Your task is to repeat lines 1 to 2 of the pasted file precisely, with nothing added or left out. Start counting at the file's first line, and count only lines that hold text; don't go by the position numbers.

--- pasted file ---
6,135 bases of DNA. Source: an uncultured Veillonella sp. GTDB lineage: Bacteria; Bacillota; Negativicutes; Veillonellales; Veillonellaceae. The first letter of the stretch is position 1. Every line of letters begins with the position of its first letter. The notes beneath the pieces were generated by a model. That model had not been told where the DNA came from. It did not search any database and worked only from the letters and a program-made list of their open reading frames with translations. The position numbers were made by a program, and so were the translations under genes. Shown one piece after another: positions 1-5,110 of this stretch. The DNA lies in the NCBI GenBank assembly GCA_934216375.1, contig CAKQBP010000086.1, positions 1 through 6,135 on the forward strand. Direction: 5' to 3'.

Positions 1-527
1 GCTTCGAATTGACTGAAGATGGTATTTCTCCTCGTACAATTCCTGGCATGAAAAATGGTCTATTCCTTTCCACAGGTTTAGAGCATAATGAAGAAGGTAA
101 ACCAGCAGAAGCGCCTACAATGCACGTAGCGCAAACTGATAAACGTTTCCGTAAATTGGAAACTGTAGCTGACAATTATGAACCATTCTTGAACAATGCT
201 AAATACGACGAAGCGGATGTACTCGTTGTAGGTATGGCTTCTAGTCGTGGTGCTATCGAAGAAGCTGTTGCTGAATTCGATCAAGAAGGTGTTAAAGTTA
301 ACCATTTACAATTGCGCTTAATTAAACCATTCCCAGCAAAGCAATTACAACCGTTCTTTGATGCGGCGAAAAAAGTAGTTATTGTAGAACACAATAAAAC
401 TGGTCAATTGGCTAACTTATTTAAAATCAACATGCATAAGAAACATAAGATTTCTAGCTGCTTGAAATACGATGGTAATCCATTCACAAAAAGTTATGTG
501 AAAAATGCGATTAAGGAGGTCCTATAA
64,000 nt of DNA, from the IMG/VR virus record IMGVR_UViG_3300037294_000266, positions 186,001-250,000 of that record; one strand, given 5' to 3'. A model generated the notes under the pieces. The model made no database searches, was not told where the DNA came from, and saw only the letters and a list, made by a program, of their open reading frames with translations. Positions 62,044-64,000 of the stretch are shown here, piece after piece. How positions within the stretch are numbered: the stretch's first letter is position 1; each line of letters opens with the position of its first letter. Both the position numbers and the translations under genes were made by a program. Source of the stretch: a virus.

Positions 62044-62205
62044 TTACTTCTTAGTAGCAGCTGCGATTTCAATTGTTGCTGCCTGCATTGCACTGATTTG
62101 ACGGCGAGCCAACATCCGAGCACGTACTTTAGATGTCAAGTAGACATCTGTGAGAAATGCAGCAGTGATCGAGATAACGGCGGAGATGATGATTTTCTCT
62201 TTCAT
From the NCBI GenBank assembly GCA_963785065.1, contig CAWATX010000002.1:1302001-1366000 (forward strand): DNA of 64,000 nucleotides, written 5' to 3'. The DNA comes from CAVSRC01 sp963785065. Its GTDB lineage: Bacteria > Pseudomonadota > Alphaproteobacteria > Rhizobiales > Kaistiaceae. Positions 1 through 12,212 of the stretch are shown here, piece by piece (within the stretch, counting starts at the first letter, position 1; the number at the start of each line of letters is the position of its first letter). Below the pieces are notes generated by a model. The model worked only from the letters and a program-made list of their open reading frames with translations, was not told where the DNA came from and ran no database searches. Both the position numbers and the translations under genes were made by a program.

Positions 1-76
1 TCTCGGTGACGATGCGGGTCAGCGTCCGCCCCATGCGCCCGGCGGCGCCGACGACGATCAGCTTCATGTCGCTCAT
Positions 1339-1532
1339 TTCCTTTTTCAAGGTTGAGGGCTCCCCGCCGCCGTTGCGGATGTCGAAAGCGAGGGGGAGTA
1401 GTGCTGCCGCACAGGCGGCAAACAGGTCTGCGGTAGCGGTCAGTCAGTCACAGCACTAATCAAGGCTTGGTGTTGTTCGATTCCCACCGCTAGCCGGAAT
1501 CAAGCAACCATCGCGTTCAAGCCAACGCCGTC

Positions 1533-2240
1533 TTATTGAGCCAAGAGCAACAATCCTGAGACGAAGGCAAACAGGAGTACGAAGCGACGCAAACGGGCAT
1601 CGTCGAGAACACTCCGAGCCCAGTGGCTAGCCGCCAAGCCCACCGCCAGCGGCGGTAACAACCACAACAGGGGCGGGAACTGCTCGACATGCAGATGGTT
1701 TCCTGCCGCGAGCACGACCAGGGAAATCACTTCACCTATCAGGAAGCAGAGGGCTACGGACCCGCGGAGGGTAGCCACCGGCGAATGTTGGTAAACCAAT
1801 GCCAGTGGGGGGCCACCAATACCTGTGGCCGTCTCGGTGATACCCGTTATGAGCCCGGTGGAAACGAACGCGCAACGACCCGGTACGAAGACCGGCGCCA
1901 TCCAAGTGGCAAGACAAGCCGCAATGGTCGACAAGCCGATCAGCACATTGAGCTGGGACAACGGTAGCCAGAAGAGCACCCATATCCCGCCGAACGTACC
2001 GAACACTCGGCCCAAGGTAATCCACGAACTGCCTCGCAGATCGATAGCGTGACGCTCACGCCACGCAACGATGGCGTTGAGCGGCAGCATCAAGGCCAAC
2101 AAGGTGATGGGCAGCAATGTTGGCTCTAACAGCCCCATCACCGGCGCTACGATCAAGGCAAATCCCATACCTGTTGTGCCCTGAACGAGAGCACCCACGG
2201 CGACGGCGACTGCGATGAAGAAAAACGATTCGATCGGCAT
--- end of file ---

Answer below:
6,135 bases of DNA. Source: an uncultured Veillonella sp. GTDB lineage: Bacteria; Bacillota; Negativicutes; Veillonellales; Veillonellaceae. The first letter of the stretch is position 1. Every line of letters begins with the position of its first letter. The notes beneath the pieces were generated by a model. That model had not been told where the DNA came from. It did not search any database and worked only from the letters and a program-made list of their open reading frames with translations. The position numbers were made by a program, and so were the translations under genes. Shown one piece after another: positions 1-5,110 of this stretch. The DNA lies in the NCBI GenBank assembly GCA_934216375.1, contig CAKQBP010000086.1, positions 1 through 6,135 on the forward strand. Direction: 5' to 3'.

Positions 1-527